Welcome back to The Link-Up, your weekly rundown of our favorite stories from the past seven days in the oil and gas industry!
Orphan wells are bad. Plugging them is good. And now, the Ohio Department of Natural Resources has the improved resources needed to make the world a little bit better, thanks to a revamped budget and plugging program. There are roughly 750 known orphan wells in Ohio (with the actual number likely higher than that), and each costs between $20,000 and $200,000 to plug.
U.S. Department of Energy
We've always known that we're amazing, but we can confirm that the U.S. Department of Energy (headed by secretary Rick Perry) does too, thanks to the DoE's report concerning an ethane storage and distribution hub in our region. Perry, of course, is a former governor of Texas, so when he says things like this, it's pretty high praise.
"There is an incredible opportunity to establish an ethane storage and distribution hub in the Appalachian region and build a robust petrochemical industry in Appalachia. As our report shows, there is sufficient global need, and enough regional resources, to help the U.S. gain a significant share of the global petrochemical market. The Trump Administration would also support an Appalachia hub to strengthen our energy and manufacturing security by increasing our geographic production diversity."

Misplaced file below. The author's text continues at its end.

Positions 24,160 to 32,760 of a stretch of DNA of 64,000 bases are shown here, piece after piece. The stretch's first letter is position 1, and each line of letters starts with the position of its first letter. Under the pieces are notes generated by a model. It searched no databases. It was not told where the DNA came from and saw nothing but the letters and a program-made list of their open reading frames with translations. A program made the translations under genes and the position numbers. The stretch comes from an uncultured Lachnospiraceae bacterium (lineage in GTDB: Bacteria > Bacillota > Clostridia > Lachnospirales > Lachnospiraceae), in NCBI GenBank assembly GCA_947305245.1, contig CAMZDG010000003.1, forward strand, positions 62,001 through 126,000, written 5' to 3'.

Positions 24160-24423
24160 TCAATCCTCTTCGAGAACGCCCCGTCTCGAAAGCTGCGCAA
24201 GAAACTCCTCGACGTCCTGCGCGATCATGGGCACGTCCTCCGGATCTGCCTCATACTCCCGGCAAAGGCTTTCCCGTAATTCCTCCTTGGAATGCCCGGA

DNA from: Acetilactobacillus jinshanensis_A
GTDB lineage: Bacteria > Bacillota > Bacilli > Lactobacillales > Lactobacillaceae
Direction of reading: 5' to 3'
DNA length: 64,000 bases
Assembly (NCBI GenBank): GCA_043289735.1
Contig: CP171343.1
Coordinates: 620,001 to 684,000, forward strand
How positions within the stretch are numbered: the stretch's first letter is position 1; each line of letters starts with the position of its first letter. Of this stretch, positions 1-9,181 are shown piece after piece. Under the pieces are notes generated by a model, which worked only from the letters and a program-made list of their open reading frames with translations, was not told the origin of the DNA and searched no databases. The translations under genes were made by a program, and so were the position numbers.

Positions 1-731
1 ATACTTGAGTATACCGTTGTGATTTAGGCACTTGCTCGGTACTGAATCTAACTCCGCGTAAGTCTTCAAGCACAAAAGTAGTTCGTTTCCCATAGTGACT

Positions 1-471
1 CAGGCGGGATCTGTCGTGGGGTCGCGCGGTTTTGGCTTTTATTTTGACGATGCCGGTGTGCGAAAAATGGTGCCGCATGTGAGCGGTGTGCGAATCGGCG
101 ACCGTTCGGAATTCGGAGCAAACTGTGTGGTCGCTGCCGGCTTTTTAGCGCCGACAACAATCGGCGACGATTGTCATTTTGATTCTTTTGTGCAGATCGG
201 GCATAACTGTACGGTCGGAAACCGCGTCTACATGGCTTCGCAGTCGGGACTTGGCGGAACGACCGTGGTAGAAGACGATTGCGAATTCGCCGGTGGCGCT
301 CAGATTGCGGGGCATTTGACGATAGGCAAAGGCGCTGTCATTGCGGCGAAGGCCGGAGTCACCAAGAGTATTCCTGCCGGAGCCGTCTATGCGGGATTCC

While we're still extremely early in the process - filings are just now underway, with construction scheduled for 2021 - the new pipeline will eventually serve roughly 2.5 million homes in eastern Pennsylvania.
Journal of Petroleum Technology
It's almost like all of these stories are related. 🤔🤔
If the very smart people who work on such things can figure out a valid way to re-use fracking water and reduce the number of injection wells, it would be a total game changer. Obviously, a lot of drilling is done in pretty dry areas like west Texas and New Mexico (the latter being the focus here), making the acquisition and transportation of water pretty big business. And the disposal of it afterwards a pretty big problem. Further north it's been re-purposed as a de-icer, although that solution isn't particularly relevant in the scorching Permian Basin.
Could fracking water eventually be used by farmers, in factories, or even to drink? That answer isn't imminent, but stay tuned, because people are trying.
Martins Ferry Times Leader
We're such horrible people, part 388.
See you next week!